Getting Started

First things first, welcome to using bHive Canvas, a framework I’ve designed to make using the <canvas> element a little easier. Let’s introduce you to what:

Bhive is…

A JavaScript framework that allows you to quickly and easily use the HTML5 canvas tag to create animations, simple games and motion graphics for your website or blog, it’s up to you.

bHive isn’t…

A Flash replacement, the canvas tag’s performance is still slow in comparison to Flash, this being said the canvas object is more than capable in the hands of the right person, just visit Canvas Demos to see that.

bHive doesn’t do checking…

bHive assumes it’s running in an environment that is capable of using it. When using bHive on a live environment it is reccomended that you have your own checking in place so that your site or application degrades gracefully.

Choosing the right version

Firstly download the version of bHive you wish to work with.

There are two versions of bHive on offer the development version or the production version. The production version of bHive has been minified using the Yahoo Compressor to reduce the file size and is reccomended that you use this version on live sites.

If you wish to extend, modify or generally mess around with bHive, then the development version is for you.

The easiest installation

It can’t be any simpler to install bHive! Just extract the JavaScript file bHive-x.x.x.js from the zip file you downloaded and link to it. Simple!

<script src="[path to]/bHive-x.x.x.js"></script>

Replace x.x.x with the version of the library you’re using.

Using bHive for the first time

bHive should be created when the document is ready to be manipulated, that way the DOM object is fully loaded and bHive can successfully attach itself to the specified object.

You can accomplish this by using the onload method of the body tag, by creating your own add event function or just use jQuery like everyone else!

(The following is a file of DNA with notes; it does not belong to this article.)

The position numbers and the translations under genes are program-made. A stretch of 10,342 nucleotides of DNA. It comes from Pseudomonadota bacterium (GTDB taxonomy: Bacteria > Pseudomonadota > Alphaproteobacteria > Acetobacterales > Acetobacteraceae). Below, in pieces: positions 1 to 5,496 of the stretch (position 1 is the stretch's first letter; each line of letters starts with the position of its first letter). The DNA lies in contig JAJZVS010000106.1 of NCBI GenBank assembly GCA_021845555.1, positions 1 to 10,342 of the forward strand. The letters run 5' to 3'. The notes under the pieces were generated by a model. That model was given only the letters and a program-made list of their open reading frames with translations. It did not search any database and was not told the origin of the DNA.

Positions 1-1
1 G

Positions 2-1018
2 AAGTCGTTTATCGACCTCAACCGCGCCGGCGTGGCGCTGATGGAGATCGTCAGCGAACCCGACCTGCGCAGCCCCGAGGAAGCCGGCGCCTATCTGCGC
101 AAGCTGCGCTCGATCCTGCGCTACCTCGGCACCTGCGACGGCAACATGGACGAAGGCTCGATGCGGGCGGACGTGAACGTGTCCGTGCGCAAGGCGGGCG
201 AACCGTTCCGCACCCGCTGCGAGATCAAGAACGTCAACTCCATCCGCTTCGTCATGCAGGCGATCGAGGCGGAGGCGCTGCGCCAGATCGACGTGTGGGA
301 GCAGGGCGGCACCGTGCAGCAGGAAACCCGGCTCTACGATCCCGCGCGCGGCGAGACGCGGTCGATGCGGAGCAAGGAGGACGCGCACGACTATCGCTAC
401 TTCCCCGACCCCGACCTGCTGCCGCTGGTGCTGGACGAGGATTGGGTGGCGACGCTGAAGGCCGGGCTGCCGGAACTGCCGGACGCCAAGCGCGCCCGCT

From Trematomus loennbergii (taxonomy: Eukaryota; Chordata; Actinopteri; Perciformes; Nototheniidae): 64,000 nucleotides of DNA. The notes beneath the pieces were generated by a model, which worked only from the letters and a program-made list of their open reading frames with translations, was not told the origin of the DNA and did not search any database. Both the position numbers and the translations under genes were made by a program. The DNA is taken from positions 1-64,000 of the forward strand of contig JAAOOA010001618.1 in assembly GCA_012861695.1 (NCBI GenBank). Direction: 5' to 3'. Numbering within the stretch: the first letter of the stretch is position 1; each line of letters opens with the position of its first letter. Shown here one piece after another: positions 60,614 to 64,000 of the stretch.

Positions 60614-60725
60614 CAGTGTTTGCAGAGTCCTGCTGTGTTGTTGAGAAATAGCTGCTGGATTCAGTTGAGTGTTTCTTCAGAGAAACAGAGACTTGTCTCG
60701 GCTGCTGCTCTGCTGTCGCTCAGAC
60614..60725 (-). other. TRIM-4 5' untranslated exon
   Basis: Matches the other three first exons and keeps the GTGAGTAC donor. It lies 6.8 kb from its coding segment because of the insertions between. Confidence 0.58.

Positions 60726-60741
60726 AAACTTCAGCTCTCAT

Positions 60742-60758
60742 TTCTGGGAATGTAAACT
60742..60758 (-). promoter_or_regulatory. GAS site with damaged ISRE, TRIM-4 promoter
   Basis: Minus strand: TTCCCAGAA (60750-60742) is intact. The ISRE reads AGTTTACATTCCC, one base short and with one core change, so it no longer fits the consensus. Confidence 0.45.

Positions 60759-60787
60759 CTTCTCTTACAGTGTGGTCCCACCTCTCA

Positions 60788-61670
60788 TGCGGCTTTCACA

Using body onload

<body onload="[your function]">
...
</body>

Using jQuery

<script>
	$(document).ready(function() {
		...
	});
</script>

Creating bHive

Once you have chosen your preferred method of initialising bHive you need to create the main object. This is done by creating a new instance of the bHive class.

engine = new bHive({
	width: 100,
	height: 100,
	domobject: 'myDOMObject'
});

In the above example we’ve created a bHive object assigned to the variable ‘engine’. This variable can be whatever you want.

Using jQuery the code block would look similar to this:

<script>
	$(document).ready(function() {
		engine = new bHive({
			width: 100,
			height: 100,
			domobject: 'myDOMObject'
		});

		...
	});
</script>

Rather than working directly within the jQuery ready method is to define your own function.

<script>
	$(document).ready(function() {
		mybHiveFunction();
	});
</script>

Then perform all your operations on bHive within this, the script now looks like this:

<script>
	$(document).ready(function() {
		mybHiveFunction();
	});

	function mybHiveFunction() {
		engine = new bHive({
			width: 100,
			height: 100,
			domobject: 'myDOMObject'
		});

		...
	}
</script>

The Canvas Object

When bHive is first created it automatically creates and adds a child canvas element to the domobject. In the above example this is set to ‘myDOMObject’. The DOM object can be any object with an ID attribute set.

bHive is now ready to be used, see the other docs for a more detailed break down of each object.